I wonder if anyone is watching your life and listening to what you say. In fact, let me be honest: I don’t wonder. I know they are. Your children and the children of friends. Your friends and neighbours. People at school, people at work, people you play sport with.  

The question is not whether people are watching and listening, but what they are seeing and hearing. Are they hearing about Jesus? Are they hearing your testimony – are you a witness to Jesus? I don’t mean that you never talk about anything else, but that you do talk about Jesus and people get that there is nothing bigger or more important in your life than Jesus. 

Do you know the difference between a witness and a bystander? They both see what happens – they both have the experience – but the witness is prepared to talk. Followers of Jesus are called to be witnesses, not by-standers.

You don’t have to be an expert. You don’t have to memorise some script. But you will need to speak.

I lived in Africa for eight years and, up until COVID, regularly travelled back there. The church in Africa continues to grow like wildfire – even though very few people are trained as Christians.  Why? Because ordinary people talk about Jesus.  

Many of them will just repeat something that they heard someone else say. Retell a Bible story, sum up what the preacher said on Sunday, be honest about what a difference it makes to have a hope beyond the grave. Could you do that? All of us can do that.

Some of us can do more and should think about doing more. We have all been sent to the nations to make disciples and some of us should cross the street to do that, some of us should think about crossing the city, moving suburbs to live where we can do that with others who don’t know Jesus. But some people reading this should think about crossing oceans, too, to take the gospel to the nations.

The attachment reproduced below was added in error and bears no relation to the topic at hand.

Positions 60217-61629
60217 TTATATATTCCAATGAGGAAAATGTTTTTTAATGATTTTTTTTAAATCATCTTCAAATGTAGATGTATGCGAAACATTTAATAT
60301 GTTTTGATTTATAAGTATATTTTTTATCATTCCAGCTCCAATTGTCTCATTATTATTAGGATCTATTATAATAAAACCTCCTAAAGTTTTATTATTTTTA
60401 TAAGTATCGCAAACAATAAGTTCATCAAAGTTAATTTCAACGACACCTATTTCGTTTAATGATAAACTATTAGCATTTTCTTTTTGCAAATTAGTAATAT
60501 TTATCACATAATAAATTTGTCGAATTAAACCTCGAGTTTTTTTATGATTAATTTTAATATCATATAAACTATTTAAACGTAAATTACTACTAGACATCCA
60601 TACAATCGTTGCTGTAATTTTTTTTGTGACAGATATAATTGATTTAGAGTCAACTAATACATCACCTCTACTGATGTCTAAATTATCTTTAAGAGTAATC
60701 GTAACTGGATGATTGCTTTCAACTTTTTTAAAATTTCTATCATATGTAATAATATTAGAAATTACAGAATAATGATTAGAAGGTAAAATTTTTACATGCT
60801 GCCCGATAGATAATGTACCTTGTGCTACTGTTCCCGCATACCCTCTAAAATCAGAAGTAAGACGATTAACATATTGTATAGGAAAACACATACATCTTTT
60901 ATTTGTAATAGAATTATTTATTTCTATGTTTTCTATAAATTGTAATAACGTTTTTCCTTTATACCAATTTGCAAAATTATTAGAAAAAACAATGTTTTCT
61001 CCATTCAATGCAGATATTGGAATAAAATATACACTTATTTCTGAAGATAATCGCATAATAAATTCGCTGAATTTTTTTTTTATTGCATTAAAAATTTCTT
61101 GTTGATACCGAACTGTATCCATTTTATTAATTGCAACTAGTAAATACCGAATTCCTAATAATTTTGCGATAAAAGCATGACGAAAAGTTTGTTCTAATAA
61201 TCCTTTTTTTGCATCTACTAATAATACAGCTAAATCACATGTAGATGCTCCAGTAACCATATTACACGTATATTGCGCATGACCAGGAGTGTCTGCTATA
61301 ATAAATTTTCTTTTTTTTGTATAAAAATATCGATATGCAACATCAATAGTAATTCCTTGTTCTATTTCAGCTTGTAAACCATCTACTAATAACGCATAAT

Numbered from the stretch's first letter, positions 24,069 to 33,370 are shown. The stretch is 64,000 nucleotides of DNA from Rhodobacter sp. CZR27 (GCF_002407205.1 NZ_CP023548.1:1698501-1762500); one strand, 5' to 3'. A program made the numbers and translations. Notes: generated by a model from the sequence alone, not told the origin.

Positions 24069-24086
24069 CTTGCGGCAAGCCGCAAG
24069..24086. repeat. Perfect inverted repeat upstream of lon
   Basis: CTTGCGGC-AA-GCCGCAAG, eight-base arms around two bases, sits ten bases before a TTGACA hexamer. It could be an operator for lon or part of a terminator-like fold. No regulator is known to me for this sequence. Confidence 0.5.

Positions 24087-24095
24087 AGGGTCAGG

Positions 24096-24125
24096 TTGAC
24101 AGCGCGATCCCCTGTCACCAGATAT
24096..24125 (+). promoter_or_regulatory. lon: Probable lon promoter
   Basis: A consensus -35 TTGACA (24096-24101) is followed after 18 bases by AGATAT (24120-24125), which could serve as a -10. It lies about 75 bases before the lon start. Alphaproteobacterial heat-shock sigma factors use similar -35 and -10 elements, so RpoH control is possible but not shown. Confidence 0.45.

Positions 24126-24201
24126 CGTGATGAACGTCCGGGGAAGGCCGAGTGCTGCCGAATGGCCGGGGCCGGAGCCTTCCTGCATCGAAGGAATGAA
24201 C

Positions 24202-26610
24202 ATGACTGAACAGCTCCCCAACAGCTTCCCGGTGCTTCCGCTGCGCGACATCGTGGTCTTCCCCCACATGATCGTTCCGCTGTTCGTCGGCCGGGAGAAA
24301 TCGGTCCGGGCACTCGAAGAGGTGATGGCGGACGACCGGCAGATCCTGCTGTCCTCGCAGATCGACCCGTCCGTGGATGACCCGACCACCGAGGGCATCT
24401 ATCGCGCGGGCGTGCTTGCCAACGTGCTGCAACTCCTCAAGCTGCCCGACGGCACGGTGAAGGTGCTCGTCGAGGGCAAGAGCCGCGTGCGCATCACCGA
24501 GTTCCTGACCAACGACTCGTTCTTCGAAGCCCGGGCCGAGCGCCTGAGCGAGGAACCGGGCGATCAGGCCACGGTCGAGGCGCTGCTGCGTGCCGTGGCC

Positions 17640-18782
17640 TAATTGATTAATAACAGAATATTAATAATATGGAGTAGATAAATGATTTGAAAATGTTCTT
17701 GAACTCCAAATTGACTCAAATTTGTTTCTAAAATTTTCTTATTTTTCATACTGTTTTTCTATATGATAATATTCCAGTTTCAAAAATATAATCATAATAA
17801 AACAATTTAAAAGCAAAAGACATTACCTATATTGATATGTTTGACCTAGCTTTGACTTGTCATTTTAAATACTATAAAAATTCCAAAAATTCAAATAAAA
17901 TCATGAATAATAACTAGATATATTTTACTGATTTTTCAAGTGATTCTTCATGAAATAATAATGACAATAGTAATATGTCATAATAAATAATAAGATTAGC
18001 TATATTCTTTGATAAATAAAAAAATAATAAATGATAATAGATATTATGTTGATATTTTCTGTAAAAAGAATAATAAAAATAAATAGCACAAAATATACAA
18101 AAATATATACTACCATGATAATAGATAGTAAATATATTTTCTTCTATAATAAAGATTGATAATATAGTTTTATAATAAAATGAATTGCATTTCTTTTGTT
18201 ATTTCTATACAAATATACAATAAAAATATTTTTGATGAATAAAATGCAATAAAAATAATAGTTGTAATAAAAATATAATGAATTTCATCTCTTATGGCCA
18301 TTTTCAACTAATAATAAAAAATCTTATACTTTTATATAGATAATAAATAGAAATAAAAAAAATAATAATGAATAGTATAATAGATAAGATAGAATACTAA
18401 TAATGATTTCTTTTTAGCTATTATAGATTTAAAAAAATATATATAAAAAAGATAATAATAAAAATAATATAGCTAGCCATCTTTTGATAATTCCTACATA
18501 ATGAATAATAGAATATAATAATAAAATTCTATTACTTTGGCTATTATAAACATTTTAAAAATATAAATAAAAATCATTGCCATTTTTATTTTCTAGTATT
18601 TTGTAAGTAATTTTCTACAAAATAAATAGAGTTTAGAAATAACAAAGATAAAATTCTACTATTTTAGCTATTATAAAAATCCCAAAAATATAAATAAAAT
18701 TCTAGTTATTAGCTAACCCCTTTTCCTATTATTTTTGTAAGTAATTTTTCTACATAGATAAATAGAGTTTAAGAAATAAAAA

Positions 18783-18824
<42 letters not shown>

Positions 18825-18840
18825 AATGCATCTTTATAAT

There are more than 4 billion people in the world who don’t know Jesus – who live without the light of the world or the hope of glory. Not only don’t they know Jesus, but many of them don’t even know someone else who knows Jesus. How will they hear unless we are prepared to go?

If you are wondering whether it might be you who needs to think about going, talk to your friends and your minister about it and see what they say. For all kinds of reasons, you might not be able to go far yourself, but I wonder if you know of someone else in your church who should be thinking about this. Have you ever told them that? Could you be used to raise up and send someone else?

And whether it’s you or someone else who goes, we are all sent. The best thing we can do to get ready to go further is to make sure we are going nearer to start with. Who are the people that you can invest time into this year, that they might come to know Jesus? Who will you let watch what you do and hear what you say, and hear you bear witness to Jesus? Just as the Father sent him, so he sends us!

The Rev Dr Simon Gillham is vice principal of Moore College, head of the Mission department and lectures in ministry and mission.